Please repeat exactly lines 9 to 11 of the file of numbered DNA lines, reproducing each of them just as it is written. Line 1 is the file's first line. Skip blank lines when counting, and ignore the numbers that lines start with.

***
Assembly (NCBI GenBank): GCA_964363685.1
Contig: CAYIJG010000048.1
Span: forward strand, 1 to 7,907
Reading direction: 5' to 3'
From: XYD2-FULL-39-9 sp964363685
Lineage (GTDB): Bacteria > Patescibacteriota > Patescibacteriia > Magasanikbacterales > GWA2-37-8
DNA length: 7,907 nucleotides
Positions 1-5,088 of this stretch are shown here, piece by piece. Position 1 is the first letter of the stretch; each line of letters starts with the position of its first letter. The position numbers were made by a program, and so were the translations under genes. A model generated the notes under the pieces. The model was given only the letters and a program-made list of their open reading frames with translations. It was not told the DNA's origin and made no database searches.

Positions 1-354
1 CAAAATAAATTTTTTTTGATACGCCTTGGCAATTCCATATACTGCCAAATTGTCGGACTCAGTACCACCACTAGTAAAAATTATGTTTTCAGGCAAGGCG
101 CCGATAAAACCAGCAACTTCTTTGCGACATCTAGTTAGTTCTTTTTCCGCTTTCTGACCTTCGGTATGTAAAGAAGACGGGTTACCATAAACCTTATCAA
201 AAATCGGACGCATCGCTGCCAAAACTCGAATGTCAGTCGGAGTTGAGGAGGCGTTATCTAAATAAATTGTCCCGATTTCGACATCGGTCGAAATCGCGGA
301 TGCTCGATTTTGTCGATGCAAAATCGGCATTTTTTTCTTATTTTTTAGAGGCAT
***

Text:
Positions 1-354
1 CAAAATAAATTTTTTTTGATACGCCTTGGCAATTCCATATACTGCCAAATTGTCGGACTCAGTACCACCACTAGTAAAAATTATGTTTTCAGGCAAGGCG
101 CCGATAAAACCAGCAACTTCTTTGCGACATCTAGTTAGTTCTTTTTCCGCTTTCTGACCTTCGGTATGTAAAGAAGACGGGTTACCATAAACCTTATCAA